As a few examples to get your imagination churning, the speed and amplitude of the temperature effects should be suitable for conveying the temperature of objects held in the user’s hand. That could mean, for instance, allowing the player to feel it when their energy-weapon has overheated, or feel the cold of a snowball when held in their hand.

The company also says the ThermoReal skin can create the temperatures in discrete areas, potentially allowing for the feeling of virtual objects moving across the player’s hand. You can imagine a sticky snail crawling across your hand, or possibly even larger creatures—like a snake coiling around your leg—if the tech was integrated into a suit-like device covering a larger portion of the player’s body.

Continued on Page 2: Lingering Questions »

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  • Andrew Campbell

    Can anyone explain how this works using the Seebeck effect instead of the Peltier effect?

    • Raphael

      Yes, Henry can.

    • Raphael

      Yes, Henry can.

  • Lucidfeuer

    Aren’t there easier way to imply temperature effects like TENS?

    • Raphael

      Yes, ice cubes and blow torch.

      • Caven

        Now, now, we’re not trying to extract information from a prisoner. :P

    • Setuping TENS is pain in the ass(or may be), because hardware has to have some certifications bacause it may be danger, and resistance of human skin varieties. Sorry for my english.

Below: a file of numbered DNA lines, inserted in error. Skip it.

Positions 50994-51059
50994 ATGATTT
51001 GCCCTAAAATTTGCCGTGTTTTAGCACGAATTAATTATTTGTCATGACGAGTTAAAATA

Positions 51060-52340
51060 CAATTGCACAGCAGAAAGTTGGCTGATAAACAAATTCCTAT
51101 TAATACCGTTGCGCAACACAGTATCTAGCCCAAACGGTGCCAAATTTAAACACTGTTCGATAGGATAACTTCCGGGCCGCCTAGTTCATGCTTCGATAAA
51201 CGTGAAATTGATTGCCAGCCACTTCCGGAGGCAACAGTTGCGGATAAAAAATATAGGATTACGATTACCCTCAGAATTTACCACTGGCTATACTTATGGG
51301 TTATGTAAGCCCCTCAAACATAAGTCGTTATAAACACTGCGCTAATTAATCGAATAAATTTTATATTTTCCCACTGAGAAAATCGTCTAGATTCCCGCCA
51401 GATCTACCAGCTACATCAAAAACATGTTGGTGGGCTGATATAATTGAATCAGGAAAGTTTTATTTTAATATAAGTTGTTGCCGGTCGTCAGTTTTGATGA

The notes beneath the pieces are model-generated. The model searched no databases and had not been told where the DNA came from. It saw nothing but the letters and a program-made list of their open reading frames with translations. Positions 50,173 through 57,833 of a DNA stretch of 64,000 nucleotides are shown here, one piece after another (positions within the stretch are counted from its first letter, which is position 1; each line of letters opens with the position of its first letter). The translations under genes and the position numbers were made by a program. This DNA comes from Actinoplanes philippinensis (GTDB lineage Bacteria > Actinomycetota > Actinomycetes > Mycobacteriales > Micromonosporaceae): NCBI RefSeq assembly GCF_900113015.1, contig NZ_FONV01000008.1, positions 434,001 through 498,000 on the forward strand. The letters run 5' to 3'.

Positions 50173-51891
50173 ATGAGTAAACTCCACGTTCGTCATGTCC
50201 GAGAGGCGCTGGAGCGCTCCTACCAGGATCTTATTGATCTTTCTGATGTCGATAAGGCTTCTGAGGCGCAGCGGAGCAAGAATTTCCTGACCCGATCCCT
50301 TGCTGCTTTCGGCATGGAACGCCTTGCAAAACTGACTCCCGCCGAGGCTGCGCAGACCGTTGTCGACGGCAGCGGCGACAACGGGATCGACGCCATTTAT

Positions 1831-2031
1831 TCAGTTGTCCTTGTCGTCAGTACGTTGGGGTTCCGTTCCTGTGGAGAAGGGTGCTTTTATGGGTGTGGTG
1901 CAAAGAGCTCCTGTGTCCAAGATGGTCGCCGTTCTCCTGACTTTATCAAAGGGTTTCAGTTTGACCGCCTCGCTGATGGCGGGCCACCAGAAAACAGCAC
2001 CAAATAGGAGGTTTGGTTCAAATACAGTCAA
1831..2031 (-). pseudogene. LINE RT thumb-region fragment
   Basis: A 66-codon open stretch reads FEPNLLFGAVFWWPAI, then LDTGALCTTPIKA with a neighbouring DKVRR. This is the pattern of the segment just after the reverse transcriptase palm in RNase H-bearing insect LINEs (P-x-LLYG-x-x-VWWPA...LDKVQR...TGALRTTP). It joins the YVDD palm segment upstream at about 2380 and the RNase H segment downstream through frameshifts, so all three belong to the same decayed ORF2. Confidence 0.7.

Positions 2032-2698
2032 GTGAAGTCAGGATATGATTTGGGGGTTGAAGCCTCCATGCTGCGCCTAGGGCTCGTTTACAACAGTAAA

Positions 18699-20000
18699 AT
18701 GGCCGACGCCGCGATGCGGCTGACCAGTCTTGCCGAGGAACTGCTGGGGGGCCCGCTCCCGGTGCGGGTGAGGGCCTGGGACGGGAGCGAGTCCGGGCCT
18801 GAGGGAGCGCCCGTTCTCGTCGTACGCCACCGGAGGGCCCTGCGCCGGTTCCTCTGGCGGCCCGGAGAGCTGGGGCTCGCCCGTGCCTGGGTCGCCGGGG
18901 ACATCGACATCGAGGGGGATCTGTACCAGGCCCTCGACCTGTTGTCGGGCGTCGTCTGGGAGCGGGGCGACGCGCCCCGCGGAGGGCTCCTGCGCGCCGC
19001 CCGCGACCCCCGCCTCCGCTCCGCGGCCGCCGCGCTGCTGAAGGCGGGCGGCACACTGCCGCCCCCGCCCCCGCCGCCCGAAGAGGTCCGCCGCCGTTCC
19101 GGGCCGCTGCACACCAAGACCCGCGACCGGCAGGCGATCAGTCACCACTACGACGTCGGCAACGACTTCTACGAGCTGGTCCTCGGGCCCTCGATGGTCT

• Lucidfeuer

    Aren’t there easier way to imply temperature effects like TENS?

  • Chris Gates

    Is anyone asking for this?
    I’m trying to get excited for it but…
    Of all the problems that need solving, this one is near the bottom of the list.

    • Raphael

      It’s only at the bottom of the list because you haven’t tried it even though you use it every fecking day of your life. Therefore I would say it’s pretty far up the scale just like body vibration feedback.

  • Eric Lotze

    To me this seems like warehouse scale vr might be the main market for this because of the software being more flexible unlike at home triple a games etc. Speaking of TENS, does anyone know what became of tesla suit? Their demo on dnews impressed me, but ever since ive seen nothing from them.

  • psuedonymous

    ” Exactly how much energy is required to achieve the levels of hot and cold that I felt is unknown to me. ”

    The Seebeck Effect is used in Peltier coolers, and this is essentially a Peltier on a flexible substrate. The power consumption is therefore (at a minimum, because efficiency is not 100%) double the energy removed from your skin, or a little more than 1x the energy imparted into your skin.

    For example, say you have a patch 10cm by 5cm, or 50cm^2. Say you want to keep power consumption below 1W (so your 2x 1.3v 2000mAh batteries can run it for a few hours). Thermoreceptors are about 0.2mm beneath the skin, and you are mostly water, so you need to heat around 1ml (1 gram) of water. To raise 1g of water by 1°C takes 1 calorie, or 4.2 joules. 1W = 1 joule per second, so you need ~4 seconds for every degree of temperature change per watt in this example, and double that for cooling.

    The thermal camera example shows about a 10°C drop in one second. For our hypothetical 10cm x 5cm patch, that would need around 80 watts of power.

  • Nice device and nice questions.
    Miniaturizing it can be far from easy, they should be completely integrated into a super-thin controller like the upcoming SteamVR ones.
    Companies like Magic Leap are struggling just because of miniaturization… so it’s something they should be really concerned.